Doug Adams: His Life and Work
Art - Christo and Jean Claude
Douglas G. Adams introduced Christo at the opening of an art exhibit on April 15, 1988. Entitled Christo and Peter Setz, The Running Fence Project Revisited, the exhibit featured Christo's plans for the Umbrella Project, as well as images from The Running Fence. The event combined a display of Christo's projects with the retirement of Peter Setz, founding director of the Berkeley Art Museum, Professor Emeritus of Art History at UC Berkeley, and a long time friend of GTU. Selz assisted Christo with the planning and implementation of The Running Fence.
Introduction of Christo
We have much to learn from Christo's art; for his works reveal what binds us together with others and with the earth. At a time when some politicians would create trade barriers to obscure our relations with countries of Asia, Christo would lift umbrellas in both California and Japan to help us see our affinities with one another.
This Graduate Theological Union is an umbrella for Catholic, Protestant, Jewish, and Buddhist institutions seeking to understand our unity amidst diversity. And the study of religion is basically a study of what binds us together with others. the word "religion" has the same root as the word "ligament" and is concerned with what connects all of our separate parts to allow them to work together as a whole. The arts help us see wholeness and are appropriately a major focus at Graduate Theological Union which has the largest doctoral program of religion in the United States and the premier doctoral program in "religion and arts."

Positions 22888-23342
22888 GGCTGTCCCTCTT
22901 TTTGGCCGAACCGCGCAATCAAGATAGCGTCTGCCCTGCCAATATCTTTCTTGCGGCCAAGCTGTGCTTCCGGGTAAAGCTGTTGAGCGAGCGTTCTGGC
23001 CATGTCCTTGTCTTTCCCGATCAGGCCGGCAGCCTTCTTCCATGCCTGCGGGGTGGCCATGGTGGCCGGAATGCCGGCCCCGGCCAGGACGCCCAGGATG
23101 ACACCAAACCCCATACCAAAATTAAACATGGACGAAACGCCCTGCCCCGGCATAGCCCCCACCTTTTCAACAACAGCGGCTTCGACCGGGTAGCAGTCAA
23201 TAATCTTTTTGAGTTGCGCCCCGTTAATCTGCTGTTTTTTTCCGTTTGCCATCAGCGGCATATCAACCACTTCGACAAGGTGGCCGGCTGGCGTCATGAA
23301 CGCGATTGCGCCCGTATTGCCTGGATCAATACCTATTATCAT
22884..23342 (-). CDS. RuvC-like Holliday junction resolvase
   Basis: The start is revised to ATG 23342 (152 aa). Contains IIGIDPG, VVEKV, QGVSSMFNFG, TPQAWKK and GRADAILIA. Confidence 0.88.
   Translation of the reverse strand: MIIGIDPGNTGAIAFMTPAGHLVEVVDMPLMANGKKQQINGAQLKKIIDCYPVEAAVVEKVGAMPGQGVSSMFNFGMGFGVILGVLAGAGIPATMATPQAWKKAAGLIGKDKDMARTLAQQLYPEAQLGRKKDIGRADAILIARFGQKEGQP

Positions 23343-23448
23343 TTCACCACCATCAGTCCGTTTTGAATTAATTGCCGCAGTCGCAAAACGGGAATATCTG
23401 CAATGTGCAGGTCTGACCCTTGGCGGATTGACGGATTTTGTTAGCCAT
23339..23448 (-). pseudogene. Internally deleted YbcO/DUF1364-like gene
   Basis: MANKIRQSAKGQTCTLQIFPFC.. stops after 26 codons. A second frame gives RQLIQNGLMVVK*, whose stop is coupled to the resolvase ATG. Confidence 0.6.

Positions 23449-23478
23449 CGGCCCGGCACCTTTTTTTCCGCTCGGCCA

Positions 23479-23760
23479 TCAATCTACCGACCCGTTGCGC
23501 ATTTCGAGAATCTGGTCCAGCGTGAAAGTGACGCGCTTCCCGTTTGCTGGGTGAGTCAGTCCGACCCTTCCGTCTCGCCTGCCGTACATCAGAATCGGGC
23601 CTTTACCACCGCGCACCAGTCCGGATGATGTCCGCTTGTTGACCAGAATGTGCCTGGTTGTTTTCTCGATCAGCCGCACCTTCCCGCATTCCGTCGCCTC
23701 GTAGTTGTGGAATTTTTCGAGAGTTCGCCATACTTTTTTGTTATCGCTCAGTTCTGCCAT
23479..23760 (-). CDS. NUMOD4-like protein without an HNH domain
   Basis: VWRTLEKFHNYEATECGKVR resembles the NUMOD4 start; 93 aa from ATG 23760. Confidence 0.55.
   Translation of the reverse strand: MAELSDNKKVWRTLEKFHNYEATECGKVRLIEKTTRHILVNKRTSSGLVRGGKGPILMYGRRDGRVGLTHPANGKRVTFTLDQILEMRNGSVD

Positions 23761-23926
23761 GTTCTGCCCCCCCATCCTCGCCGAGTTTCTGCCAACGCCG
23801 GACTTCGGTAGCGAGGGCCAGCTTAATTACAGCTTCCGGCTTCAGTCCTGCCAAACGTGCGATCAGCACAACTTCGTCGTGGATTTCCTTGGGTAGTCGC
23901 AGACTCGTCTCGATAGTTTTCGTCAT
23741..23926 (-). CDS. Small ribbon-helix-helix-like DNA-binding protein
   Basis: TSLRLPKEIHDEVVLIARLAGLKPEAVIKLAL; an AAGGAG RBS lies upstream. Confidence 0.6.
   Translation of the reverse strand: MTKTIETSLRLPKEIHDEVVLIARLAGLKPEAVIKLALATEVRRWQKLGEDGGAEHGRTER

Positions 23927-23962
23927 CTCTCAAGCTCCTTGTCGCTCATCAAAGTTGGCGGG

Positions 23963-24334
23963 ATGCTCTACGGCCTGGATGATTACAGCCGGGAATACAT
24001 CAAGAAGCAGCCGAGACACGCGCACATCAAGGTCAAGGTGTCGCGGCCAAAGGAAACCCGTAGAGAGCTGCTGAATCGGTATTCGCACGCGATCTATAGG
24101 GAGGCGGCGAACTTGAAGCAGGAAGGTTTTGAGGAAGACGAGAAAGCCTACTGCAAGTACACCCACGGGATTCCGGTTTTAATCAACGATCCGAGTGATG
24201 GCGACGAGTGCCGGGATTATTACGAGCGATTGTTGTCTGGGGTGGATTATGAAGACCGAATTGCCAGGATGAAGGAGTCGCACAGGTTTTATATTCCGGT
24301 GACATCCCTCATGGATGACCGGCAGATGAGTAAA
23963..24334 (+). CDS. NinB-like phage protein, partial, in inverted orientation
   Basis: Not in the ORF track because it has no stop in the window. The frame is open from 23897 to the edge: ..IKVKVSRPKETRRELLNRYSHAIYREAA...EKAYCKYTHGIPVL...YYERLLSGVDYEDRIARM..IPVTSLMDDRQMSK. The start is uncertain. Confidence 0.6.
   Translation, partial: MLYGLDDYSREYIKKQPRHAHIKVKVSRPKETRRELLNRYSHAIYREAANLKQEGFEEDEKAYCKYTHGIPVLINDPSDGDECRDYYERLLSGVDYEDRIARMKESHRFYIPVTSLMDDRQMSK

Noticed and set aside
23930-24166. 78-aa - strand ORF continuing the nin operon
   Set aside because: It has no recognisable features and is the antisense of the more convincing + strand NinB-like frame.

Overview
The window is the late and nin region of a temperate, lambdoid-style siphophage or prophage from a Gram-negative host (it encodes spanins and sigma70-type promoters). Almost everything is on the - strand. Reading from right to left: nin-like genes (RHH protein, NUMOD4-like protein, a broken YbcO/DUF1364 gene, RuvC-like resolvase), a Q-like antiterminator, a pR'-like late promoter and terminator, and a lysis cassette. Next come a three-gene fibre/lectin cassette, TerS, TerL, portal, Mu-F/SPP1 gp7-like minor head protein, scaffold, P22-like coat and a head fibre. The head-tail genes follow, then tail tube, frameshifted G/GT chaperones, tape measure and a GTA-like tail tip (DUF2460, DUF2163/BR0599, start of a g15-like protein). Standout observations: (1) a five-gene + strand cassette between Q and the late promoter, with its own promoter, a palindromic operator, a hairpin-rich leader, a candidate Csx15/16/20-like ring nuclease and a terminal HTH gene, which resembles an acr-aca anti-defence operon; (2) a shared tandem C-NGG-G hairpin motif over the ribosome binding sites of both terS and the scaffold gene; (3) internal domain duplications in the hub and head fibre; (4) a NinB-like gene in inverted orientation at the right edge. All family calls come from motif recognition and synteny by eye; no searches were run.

The presence of The Running Fence exhibition in this theological library eloquently exemplifies what religions may learn from art. Building The Running Fence not only created interrelationships but more deeply revealed complex interrelations (already existing among many persons and distinct political entities) which sustain us whether we know them or not. In process art, seeing these interrelationships is a part of the art experience. As they tried to support or oppose the fence's construction, many persons realized for the first time not only the different political jurisdictions in which they lived but also the similar and different views held by their neighbors. And more significantly they often learned for the first time who were their neighbors. In scripture, we hear the central question "Who is my neighbor?" which leads to Jesus telling the story of the Good Samaritan. To learn who is my neighbor is a deeply religious inquiry. And Christo's art help us with this inquiry.
As this GTU umbrella helps us appreciate our similarities and our differences among religions, so The Umbrellas will help us see "the similarities and differences in the ways of life in two valleys," one in Japan and one here in California. Christo's The Running Fence helped us see wholeness and connections across two counties, across fifty-nine ranches, and along twenty-four and a half miles running from east of highway 101 to the Pacific Ocean. Even after The Running Fence has been down for over a decade, we cannot drive or walk along that stretch of northern California without remembering the wider possibilities for fellowship which The Running Fence revealed. We look forward to learn how Christo's Umbrellas will help us see even wider possibilities for fellowship with others of this earth beyond that ocean.
Permission to reproduce the introduction courtesy of The Center for Arts, Religion and Education.